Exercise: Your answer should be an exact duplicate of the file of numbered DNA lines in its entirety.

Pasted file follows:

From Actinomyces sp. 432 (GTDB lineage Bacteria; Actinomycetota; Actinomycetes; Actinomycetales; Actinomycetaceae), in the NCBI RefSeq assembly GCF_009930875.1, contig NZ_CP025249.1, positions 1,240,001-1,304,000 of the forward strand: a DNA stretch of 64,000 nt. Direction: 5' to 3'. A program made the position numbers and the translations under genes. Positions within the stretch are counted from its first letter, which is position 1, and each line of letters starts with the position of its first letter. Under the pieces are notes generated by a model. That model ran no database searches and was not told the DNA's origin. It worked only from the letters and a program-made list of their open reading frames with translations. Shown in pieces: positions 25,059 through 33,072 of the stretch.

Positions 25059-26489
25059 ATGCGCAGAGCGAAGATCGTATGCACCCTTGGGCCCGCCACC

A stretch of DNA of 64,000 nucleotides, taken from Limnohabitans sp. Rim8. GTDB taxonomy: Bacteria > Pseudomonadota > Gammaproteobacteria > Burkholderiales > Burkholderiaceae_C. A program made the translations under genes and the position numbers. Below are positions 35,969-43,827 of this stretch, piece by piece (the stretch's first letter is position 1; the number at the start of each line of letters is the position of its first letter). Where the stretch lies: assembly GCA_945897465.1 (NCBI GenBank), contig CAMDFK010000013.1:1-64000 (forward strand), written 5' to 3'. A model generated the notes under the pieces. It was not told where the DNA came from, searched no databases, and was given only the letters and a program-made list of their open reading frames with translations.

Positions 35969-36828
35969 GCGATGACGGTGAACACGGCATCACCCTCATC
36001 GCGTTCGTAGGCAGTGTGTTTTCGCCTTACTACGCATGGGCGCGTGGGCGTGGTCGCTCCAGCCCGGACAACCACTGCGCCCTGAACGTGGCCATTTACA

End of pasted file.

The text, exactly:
From Actinomyces sp. 432 (GTDB lineage Bacteria; Actinomycetota; Actinomycetes; Actinomycetales; Actinomycetaceae), in the NCBI RefSeq assembly GCF_009930875.1, contig NZ_CP025249.1, positions 1,240,001-1,304,000 of the forward strand: a DNA stretch of 64,000 nt. Direction: 5' to 3'. A program made the position numbers and the translations under genes. Positions within the stretch are counted from its first letter, which is position 1, and each line of letters starts with the position of its first letter. Under the pieces are notes generated by a model. That model ran no database searches and was not told the DNA's origin. It worked only from the letters and a program-made list of their open reading frames with translations. Shown in pieces: positions 25,059 through 33,072 of the stretch.

Positions 25059-26489
25059 ATGCGCAGAGCGAAGATCGTATGCACCCTTGGGCCCGCCACC

A stretch of DNA of 64,000 nucleotides, taken from Limnohabitans sp. Rim8. GTDB taxonomy: Bacteria > Pseudomonadota > Gammaproteobacteria > Burkholderiales > Burkholderiaceae_C. A program made the translations under genes and the position numbers. Below are positions 35,969-43,827 of this stretch, piece by piece (the stretch's first letter is position 1; the number at the start of each line of letters is the position of its first letter). Where the stretch lies: assembly GCA_945897465.1 (NCBI GenBank), contig CAMDFK010000013.1:1-64000 (forward strand), written 5' to 3'. A model generated the notes under the pieces. It was not told where the DNA came from, searched no databases, and was given only the letters and a program-made list of their open reading frames with translations.

Positions 35969-36828
35969 GCGATGACGGTGAACACGGCATCACCCTCATC
36001 GCGTTCGTAGGCAGTGTGTTTTCGCCTTACTACGCATGGGCGCGTGGGCGTGGTCGCTCCAGCCCGGACAACCACTGCGCCCTGAACGTGGCCATTTACA